1. Julie Boergers, Christopher J. Gable, Judith A. Owens. Later School Start Time Is Associated with Improved Sleep and Daytime Functioning in Adolescents. Journal of Developmental & Behavioral Pediatrics, 2013; 1 DOI: 10.1097/DBP.0000000000000018

Cite This Page:

Lifespan. "Later school start times improve sleep and daytime functioning in adolescents." ScienceDaily. ScienceDaily, 15 January 2014. <www.sciencedaily.com/releases/2014/01/140115122215.htm>.
Lifespan. (2014, January 15). Later school start times improve sleep and daytime functioning in adolescents. ScienceDaily. Retrieved April 17, 2014 from www.sciencedaily.com/releases/2014/01/140115122215.htm
Lifespan. "Later school start times improve sleep and daytime functioning in adolescents." ScienceDaily. www.sciencedaily.com/releases/2014/01/140115122215.htm (accessed April 17, 2014).

Share This



More Science & Society News

Thursday, April 17, 2014

Featured Research

from universities, journals, and other organizations


Featured Videos

from AP, Reuters, AFP, and other news services

Are School Dress Codes Too Strict?

Are School Dress Codes Too Strict?

AP (Apr. 16, 2014) Pushing the limits on style and self-expression is a rite of passage for teens and even younger kids. How far should schools go with their dress codes? The courts have sided with schools in an era when school safety is paramount. (April 16) Video provided by AP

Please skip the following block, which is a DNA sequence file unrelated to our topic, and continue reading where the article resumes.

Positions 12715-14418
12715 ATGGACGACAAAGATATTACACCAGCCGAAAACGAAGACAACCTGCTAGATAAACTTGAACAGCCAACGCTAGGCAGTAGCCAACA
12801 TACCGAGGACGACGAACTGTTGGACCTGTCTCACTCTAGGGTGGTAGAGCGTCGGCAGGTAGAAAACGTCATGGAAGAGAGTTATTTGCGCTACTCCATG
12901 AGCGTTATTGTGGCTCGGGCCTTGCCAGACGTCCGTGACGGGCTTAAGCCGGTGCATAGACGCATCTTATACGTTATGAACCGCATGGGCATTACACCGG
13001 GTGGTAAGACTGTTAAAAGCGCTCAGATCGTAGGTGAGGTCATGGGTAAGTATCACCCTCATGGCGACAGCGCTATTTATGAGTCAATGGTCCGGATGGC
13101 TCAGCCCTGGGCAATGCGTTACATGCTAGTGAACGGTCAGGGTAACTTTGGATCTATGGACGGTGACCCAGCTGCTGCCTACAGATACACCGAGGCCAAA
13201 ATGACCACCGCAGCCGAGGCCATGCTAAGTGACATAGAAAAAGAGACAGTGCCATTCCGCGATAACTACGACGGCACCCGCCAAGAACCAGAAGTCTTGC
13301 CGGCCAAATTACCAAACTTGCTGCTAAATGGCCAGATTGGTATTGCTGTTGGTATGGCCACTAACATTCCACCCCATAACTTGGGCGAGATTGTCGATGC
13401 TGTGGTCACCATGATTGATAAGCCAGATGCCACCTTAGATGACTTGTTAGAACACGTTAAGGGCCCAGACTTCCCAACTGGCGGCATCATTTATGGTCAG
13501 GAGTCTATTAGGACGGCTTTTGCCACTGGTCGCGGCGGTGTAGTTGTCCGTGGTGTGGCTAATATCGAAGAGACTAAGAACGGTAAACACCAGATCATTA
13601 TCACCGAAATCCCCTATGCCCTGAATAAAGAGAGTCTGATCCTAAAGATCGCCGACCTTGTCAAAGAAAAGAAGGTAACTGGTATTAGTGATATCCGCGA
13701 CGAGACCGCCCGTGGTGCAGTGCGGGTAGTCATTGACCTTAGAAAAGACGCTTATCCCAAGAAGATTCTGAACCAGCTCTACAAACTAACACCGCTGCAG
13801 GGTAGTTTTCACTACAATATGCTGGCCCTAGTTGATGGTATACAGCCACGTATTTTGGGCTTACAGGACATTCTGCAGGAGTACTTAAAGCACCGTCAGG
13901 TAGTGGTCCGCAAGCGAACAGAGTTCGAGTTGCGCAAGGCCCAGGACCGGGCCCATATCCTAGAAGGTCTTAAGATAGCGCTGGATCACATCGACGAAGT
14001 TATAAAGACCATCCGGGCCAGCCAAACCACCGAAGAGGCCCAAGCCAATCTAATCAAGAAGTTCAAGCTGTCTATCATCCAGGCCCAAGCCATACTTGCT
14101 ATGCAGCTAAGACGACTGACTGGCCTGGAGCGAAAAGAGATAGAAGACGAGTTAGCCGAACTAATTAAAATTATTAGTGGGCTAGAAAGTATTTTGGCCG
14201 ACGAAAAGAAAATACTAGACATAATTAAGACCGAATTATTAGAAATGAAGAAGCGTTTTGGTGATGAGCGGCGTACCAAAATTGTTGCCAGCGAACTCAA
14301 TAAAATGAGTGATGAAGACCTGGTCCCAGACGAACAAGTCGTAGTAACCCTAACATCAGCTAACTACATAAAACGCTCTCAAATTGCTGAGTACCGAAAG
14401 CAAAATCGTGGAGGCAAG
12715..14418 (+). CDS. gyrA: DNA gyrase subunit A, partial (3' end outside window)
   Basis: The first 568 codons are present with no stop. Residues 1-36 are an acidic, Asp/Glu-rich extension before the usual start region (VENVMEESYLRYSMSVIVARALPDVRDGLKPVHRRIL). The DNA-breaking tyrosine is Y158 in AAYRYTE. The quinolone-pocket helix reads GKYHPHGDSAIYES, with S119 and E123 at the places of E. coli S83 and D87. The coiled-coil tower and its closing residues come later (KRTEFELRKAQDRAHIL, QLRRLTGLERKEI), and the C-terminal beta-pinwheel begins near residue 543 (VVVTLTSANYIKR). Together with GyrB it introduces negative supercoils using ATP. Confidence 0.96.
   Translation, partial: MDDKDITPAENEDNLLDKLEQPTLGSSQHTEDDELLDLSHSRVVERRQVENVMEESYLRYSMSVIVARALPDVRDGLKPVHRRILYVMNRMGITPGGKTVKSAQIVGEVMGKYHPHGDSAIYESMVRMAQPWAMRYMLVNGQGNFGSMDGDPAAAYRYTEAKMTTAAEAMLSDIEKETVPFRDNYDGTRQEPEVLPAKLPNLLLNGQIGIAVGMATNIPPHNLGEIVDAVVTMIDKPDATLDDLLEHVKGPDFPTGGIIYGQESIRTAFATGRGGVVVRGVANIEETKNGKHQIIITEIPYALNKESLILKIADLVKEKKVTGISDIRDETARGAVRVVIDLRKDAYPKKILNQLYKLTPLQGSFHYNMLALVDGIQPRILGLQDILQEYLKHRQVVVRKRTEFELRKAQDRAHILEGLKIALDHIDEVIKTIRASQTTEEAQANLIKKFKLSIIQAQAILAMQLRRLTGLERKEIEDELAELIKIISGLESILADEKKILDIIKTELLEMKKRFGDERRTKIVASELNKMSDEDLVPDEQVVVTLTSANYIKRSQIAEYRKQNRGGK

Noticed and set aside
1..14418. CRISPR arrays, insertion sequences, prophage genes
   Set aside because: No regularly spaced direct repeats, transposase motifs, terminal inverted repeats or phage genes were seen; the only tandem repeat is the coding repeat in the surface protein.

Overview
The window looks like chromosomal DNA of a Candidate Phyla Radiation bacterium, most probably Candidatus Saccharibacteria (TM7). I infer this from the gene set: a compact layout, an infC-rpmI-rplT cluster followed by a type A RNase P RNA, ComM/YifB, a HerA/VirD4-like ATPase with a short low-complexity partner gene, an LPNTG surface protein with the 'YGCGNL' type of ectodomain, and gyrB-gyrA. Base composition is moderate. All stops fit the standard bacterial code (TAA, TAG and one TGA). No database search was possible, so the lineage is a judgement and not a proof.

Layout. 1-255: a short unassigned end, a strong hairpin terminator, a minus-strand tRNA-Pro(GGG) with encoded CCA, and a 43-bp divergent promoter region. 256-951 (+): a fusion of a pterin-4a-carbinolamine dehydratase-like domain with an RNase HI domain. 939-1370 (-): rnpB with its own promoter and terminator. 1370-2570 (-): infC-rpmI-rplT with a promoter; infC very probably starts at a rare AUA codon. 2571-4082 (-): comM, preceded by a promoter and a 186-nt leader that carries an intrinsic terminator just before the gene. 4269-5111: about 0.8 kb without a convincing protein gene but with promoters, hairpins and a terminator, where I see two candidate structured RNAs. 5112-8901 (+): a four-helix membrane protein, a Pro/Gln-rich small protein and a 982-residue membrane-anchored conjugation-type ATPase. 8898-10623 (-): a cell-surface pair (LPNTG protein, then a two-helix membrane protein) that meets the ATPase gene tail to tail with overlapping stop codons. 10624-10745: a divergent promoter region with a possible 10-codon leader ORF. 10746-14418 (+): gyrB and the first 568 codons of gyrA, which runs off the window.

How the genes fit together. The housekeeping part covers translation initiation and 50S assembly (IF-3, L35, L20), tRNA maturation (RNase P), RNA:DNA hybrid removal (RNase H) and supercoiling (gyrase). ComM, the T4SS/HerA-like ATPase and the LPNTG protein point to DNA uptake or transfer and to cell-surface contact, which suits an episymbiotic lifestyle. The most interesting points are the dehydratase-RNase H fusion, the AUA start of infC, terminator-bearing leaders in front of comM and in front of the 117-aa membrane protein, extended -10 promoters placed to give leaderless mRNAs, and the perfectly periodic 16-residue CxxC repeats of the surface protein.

Powered by NewsLook.com
Could Even Casual Marijuana Use Alter Your Brain?

Could Even Casual Marijuana Use Alter Your Brain?

Newsy (Apr. 16, 2014) A new study conducted by researchers at Northwestern and Harvard suggests even casual marijuana use can alter your brain. Video provided by Newsy
Powered by NewsLook.com
Thousands Of Vials Of SARS Virus Go Missing

Thousands Of Vials Of SARS Virus Go Missing

Newsy (Apr. 16, 2014) A research institute in Paris somehow misplaced more than 2,000 vials of the deadly SARS virus. Video provided by Newsy
Powered by NewsLook.com
NYPD Ends Muslim Surveillance Program

NYPD Ends Muslim Surveillance Program

AP (Apr. 15, 2014) The New York City Police Department has ended a program that once kept tabs on the city's muslim population. (April 15) Video provided by AP
Powered by NewsLook.com

Search ScienceDaily

Number of stories in archives: 140,361

Find with keyword(s):
Enter a keyword or phrase to search ScienceDaily for related topics and research stories.

Save/Print:
Share:

Breaking News:
from the past week

In Other News

... from NewsDaily.com

Science News

Health News

Environment News

Technology News



Save/Print:
Share:

Free Subscriptions


Get the latest science news with ScienceDaily's free email newsletters, updated daily and weekly. Or view hourly updated newsfeeds in your RSS reader:

Get Social & Mobile


Keep up to date with the latest news from ScienceDaily via social networks and mobile apps:

Have Feedback?


Tell us what you think of ScienceDaily -- we welcome both positive and negative comments. Have any problems using the site? Questions?
Mobile: iPhone Android Web
Follow: Facebook Twitter Google+
Subscribe: RSS Feeds Email Newsletters
Latest Headlines Health & Medicine Mind & Brain Space & Time Matter & Energy Computers & Math Plants & Animals Earth & Climate Fossils & Ruins